Gas Mania in the Med: The Mediterranean Sea, Where throughout History Great Empires Have Clashed, Is Now the Arena for the World's Energy Giants Scrambling to Secure Access to the Oil and Gas Buried Deep under the Seabed Even Though Regional Rivalries and Unfinished Revolutions Could Threaten New Conflicts
Blanche, Ed, The Middle East
FOR MILLENNIA, THE MEDITERRANEAN Sea has been the battleground of empires where epoch-making sea battles along its crenellated coast changed the course of history, where Islam and Christianity fought a ferocious war for supremacy.
These days, the land-locked sea, for so long the front line between the Ottoman Empire and Europe, is the arena for a new kind of rivalry as global energy giants move in to exploit major gas strikes off Israel and Cyprus, with Lebanon maybe pitching in at some point.
They're also seeking to seize economic opportunities that are emerging from the political upheaval of the Arab Spring as long-time dictatorships are toppled and new, more accountable governments take their place.
To be sure, the turmoil continues, especially in North Africa, as the wave of pro-democracy revolutions struggle to find their feet. But, says Bill Higgs, CEO of exploration firm Mediterranean Oil & Gas: "There are a lot more opportunities than there were before the Arab Spring in places like Egypt, Libya and Tunisia," where long-standing repressive regimes were toppled within the space of eight months in 2011.
But the Arab Spring is fast becoming the Arab Winter, adding new conflicts to the older rivalries between the Arabs and Israel and between Greece and Turkey.
Now, civil war in Syria threatens to spill over into Iraq, Lebanon and Jordan as the swelling blood feud between Sunni and Shiite, exemplified by Saudi Arabia and Iran and which has instigated so much of the bloodshed in Syria over the last two years, widens a 1,300-year-old religious schism, Turkey and Greece scrap over the potentially large undersea gas fields off divided Cyprus.
Meantime, Lebanon and Israel, still technically at war and ever edgy, are at odds over a 300-sq-mile, gas-rich triangle of the Mediterranean where their maritime boundaries intersect.
But at the same time, as new governments emerge along the North African littoral, the oil and gas reserves of Algeria, Libya and Egypt are being opened up to an unprecedented degree with the demise of their dictators.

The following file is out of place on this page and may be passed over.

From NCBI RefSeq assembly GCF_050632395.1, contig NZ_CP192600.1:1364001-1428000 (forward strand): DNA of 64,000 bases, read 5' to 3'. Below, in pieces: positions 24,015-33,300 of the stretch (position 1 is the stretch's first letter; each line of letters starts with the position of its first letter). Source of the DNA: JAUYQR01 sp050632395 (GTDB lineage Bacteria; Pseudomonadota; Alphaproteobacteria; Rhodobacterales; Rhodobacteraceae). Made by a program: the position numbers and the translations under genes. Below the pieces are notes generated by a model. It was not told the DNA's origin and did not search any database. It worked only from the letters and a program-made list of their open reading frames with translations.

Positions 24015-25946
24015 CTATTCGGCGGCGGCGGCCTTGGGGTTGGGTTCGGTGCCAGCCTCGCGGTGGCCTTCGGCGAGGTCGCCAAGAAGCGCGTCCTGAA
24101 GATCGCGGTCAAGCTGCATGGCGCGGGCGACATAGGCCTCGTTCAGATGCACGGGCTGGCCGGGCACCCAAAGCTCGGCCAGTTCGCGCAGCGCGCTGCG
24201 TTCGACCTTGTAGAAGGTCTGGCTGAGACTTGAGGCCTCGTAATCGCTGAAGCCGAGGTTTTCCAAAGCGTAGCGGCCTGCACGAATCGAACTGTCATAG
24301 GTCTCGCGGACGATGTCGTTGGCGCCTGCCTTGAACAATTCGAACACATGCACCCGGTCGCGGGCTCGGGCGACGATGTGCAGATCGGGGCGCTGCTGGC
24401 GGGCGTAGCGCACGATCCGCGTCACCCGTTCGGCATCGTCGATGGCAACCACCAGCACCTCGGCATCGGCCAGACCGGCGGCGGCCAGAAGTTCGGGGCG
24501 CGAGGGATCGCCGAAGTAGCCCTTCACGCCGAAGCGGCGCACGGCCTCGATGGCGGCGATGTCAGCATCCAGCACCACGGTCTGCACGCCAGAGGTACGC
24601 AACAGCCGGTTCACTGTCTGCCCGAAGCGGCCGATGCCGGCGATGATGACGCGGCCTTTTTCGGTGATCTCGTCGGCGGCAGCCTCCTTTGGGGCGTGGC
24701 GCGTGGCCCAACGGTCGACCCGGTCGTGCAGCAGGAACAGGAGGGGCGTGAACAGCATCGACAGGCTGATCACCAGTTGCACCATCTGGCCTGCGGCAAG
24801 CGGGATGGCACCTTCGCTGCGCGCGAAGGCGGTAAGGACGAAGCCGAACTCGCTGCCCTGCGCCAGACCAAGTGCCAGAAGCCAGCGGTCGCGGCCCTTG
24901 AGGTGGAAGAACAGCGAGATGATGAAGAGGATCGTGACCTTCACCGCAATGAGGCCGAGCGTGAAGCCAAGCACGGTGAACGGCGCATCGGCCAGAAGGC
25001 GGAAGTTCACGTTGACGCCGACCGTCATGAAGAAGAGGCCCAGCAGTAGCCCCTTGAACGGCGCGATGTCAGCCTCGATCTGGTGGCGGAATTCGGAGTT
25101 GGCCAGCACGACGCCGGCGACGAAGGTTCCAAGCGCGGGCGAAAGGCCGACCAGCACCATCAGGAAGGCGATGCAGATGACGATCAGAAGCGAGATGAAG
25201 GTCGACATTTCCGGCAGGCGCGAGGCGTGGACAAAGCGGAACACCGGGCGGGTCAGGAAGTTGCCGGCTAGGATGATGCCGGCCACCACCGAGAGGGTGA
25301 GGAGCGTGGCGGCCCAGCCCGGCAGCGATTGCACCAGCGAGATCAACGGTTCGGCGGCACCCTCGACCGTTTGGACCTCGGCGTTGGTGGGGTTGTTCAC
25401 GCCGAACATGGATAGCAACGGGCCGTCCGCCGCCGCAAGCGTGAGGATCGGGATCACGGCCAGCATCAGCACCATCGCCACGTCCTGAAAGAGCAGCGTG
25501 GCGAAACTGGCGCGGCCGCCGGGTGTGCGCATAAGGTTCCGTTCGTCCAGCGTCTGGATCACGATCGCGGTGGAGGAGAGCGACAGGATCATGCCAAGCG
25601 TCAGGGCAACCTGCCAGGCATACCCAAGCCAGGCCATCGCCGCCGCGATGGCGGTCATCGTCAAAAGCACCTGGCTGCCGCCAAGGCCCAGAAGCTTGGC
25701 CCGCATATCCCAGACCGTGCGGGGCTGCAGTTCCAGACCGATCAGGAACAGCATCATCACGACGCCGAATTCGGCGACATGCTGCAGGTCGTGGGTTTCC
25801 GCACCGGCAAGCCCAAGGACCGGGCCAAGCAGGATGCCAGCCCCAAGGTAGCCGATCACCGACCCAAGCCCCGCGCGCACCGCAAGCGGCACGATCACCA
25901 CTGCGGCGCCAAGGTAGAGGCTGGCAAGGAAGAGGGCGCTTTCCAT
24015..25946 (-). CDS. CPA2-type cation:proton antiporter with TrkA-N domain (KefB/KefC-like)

Even Morocco and Tunisia, bypassed by oilmen over the years, may be part of the hydrocarbons boom sweeping the region despite the political tensions.
Tunisia and neighbouring Libya, both struggling to emerge from dramatic regime changes that are still unfolding, are set to jointly develop a 678,000-acre offshore oil field in the Gulf of Gabes where their maritime borders converge.
The block, where exploration will be conducted by the Canadian energy company Sonde, is flanked by the El Bouri field in Libyan waters and Tunisia's Ashtart and Miskar fields. The Joint Oil Block contains a large portion of Tunisia's recent discovery.
The region has largely been ignored by energy majors. But that's changing fast. "It was the big finds in the Eastern Mediterranean that fundamentally changed the industry's view of the region" in 2009-11, The Financial Times observed.
The US Geological Survey estimates the Levant Basin, covering the waters of Syria, Lebanon, Israel, the Gaza Strip, Cyprus and Egypt, contains 122 trillion cubic feet (tcf) of natural gas and 1.7bn barrels of oil.
The energy industry in the Mediterranean changed dramatically in 2009, when large gas deposits were found off Israel. Until then, Libya and Algeria had been the main energy powers in the Med.
So far, the deep waters off Israel and Cyprus, divided between Greeks and Turks since Turkey seized the northern part of the island in 1974, have turned up around 35 tcf, the equivalent of around half of Canada's entire reserves. Turkey bitterly opposes exploration by the Greek Cypriot government in Nicosia, which is internationally recognised, unlike the Turkish controlled northern sector of the island, until reconciliation has been negotiated.
The prospect for that seems remote given current animosities, but Nicosia is determined to move ahead with a project that will transform the economy of the resource-poor island. …